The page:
So to the question you as a reader should ask yourself here and now, do we belong to a company that is within the four percent or are we in the big second pile?
Statistically, it is…. just that, exactly 96 % chance that you belong to the companies that work with "I think". Even if you feel that you usually read and analyze before making a decision, there are some other components that need to be in place to qualify for the 4 % group.
So to the next big question. Most likely, you do not use fact-based decision-making, but everyone knows that you should. So why do so few make use of fact-based decision-making?
There are essentially three categories and three reasons:
The organization is unaware of the benefits and what it means to work with fact-based decision-making. Or it thinks that you use it by reading a little before making a decision, which is far from systematic.
The organization has a culture that is based on the fact that the employees, and especially the management team, have enough experience to quickly make decisions without any basis.
Being reactive has remained a norm in the organization and you always act afterwards and thus based on your own experienced events and results. This may be because it is considered too expensive or time consuming to monitor content and gather facts.
Is it expensive and difficult to start using fact-based decision-making?
Introducing a systematic model and associated tools to apply fact-based decision-making doesn’t need to be expensive, difficult or time-consuming. Many people believe that it must be the management team that makes such a decision, but on the contrary; it is usually a person in a line or staff function who, on their own initiative, starts with a systematic model and when the results become known, the usage spreads and you eventually have a new culture and are in the so-called 4 % group.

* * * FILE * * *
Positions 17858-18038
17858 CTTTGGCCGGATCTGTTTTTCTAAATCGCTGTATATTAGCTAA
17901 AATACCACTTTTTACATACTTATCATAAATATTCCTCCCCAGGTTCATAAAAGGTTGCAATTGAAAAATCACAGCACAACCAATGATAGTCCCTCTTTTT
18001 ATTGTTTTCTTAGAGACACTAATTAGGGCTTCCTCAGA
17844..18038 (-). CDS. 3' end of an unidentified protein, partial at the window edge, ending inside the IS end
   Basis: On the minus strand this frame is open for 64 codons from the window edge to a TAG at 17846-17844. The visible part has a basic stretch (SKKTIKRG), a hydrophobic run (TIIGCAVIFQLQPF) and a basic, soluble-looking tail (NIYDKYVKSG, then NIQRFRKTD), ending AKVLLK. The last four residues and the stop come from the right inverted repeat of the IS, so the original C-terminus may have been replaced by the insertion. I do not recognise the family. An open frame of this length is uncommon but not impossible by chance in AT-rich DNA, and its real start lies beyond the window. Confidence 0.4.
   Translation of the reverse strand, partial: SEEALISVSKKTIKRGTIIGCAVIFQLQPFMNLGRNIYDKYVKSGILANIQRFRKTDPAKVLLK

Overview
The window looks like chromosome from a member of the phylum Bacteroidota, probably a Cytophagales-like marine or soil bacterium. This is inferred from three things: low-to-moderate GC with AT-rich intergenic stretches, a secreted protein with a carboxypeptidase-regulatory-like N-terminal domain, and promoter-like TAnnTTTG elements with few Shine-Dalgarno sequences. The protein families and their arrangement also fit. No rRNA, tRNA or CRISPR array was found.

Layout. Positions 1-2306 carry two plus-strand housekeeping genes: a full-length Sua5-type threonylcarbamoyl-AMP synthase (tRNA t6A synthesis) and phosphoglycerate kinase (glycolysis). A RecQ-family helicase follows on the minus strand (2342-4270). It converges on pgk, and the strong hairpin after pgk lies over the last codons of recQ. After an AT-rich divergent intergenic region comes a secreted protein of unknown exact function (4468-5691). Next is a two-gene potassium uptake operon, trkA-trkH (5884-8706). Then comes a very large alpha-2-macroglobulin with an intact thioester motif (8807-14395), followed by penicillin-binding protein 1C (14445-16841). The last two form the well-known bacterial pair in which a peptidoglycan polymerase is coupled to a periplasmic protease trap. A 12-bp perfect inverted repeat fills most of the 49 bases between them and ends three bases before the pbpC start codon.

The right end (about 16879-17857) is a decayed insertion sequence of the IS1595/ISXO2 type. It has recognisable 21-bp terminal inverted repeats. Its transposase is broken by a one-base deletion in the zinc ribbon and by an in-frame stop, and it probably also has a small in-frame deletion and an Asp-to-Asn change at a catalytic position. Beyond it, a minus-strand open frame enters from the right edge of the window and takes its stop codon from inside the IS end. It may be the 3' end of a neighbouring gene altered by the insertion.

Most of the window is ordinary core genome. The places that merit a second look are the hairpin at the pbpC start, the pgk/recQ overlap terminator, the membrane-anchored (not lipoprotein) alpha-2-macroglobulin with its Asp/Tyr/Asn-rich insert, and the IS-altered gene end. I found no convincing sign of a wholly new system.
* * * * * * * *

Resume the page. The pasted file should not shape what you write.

Good areas to start with are to create world-wide surveillance and – above all – monitoring digital content:
Own products and services on the market
Knowledge and technology areas that employees should keep abreast of
Competitors and disruptive trends
This can be done by examining which digital channels contain the necessary information. For own products in the market, you should monitor forums where customers and users discuss the product or service, social media, niche media, etc. For knowledge and technology areas, surveys on blogs, youtube channels, scientific databases etc. can be suitable sources.
Unfortunately, performing surveillance and gathering information is extremely time-consuming and costly if you do it manually, ie by manually reviewing the content of the sources and collecting the content. Fortunately, there are tools that make the job easier. For the smaller company, for example, Google News Alerts may suffice. With this tool you can enter keywords and get notifications when these keywords appear in news media. The tool is free, but also extremely limited.
For larger organizations, and when you need to monitor and retrieve information that extends beyond news media, more powerful tools are needed. Hoodin is an option for those of you who want to try automated monitoring of digital content with the purpose of working with fact-based decision making. We have solutions for different uses and industries, as we know that the results from monitoring must be of utmost relevance when it is used for decision making.
Do you want to go from the 96 % group to the 4 % group? Book a demo and have one of our experts show you what Hoodin as a platform can do for you to enhance fact-based decision-making.
Marcus Emne, CEO